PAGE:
Premenopausal women with a BMI 25 kg/m2 were recruited at the health promotion center at Ilsan-Paik Hospital in Korea. In March 2003, 303 women visited this center. All women were asked about their menstrual history and were classified as premenopausal if they had regular menstrual periods during the previous year. We excluded persons who were pregnant, postmenopausal, or had irregular menses, Cushing's syndrome, or polycystic ovarian disease (n = 148). We also excluded those with an eating disorder defined using the DSM IV criteria (9) and those taking oral hypoglycemic agents, insulin, or thyroid, lipid-lowering, antihypertensive, or estrogen agents (n = 38). In all, 117 women were selected, but 16 refused to participate in the study, so 101 participants were finally recruited.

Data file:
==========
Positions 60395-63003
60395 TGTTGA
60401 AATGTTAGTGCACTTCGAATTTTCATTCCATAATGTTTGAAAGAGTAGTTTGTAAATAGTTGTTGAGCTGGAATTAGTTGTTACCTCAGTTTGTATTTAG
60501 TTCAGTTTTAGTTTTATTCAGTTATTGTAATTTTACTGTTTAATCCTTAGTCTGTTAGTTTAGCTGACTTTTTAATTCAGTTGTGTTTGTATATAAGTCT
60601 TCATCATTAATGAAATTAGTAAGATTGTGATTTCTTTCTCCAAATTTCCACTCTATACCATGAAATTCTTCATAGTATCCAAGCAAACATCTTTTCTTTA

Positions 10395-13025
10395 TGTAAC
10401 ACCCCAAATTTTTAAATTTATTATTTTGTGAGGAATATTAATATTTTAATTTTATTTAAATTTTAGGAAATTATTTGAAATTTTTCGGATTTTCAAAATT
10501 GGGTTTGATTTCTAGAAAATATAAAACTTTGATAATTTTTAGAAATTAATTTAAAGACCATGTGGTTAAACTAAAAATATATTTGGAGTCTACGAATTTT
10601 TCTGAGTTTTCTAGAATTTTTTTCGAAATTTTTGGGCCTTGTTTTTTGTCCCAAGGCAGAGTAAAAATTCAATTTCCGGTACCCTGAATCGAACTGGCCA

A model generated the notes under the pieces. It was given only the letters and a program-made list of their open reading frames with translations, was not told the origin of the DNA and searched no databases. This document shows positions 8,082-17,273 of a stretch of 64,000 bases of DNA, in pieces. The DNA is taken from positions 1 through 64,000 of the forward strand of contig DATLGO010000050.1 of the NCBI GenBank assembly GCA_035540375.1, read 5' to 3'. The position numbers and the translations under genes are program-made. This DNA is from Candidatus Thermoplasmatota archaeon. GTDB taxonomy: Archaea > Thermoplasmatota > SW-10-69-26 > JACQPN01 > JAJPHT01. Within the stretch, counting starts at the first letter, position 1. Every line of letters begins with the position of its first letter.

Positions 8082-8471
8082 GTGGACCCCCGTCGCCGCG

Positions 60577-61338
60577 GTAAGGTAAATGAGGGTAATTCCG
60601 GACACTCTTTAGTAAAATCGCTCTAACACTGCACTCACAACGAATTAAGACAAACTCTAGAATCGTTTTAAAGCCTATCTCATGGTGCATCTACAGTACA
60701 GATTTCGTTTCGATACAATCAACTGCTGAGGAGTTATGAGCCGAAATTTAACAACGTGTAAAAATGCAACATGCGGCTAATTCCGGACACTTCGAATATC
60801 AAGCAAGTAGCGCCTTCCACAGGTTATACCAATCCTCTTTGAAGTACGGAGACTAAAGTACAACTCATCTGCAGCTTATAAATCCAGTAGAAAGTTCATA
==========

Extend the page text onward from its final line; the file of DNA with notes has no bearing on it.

The degree of obesity was assessed using BMI, waist circumference (WC), and waist to hip ratio (WHR). Height and body weight were measured using a digital scale, with the examinee wearing a light gown. WC was measured by a single well-trained examiner to the nearest 0.1 cm with a tape measure at the midpoint between the lower costal margin and iliac crest. During WC measurement, the examinees were asked to relax and exhale, while standing with their feet 25 to 30 cm apart. The examiner was careful not to put pressure on the soft tissues by pulling the tape measure too tightly and kept it parallel to the floor. Total body fat percentage was assessed using a body fat impedance analyzer (Inbody; Biospace, Seoul, Korea). The examinees were asked not to eat or drink for 2 hours beforehand. Abdominal fat was assessed from computed tomography scans (Somatom Plus 4; Siemens, Forchheim, Germany) taken at the level between the fourth and fifth lumbar vertebral bodies. Abdominal fat was defined as the area corresponding to the pixel range from 190 to 30 Hounsfield units (10). VAT and SAT were measured. Fat inside the peritoneum was considered VAT, and that between the dermis and muscle fascia was considered SAT. From these two measures, the ratio of VAT to SAT (VSR) was calculated.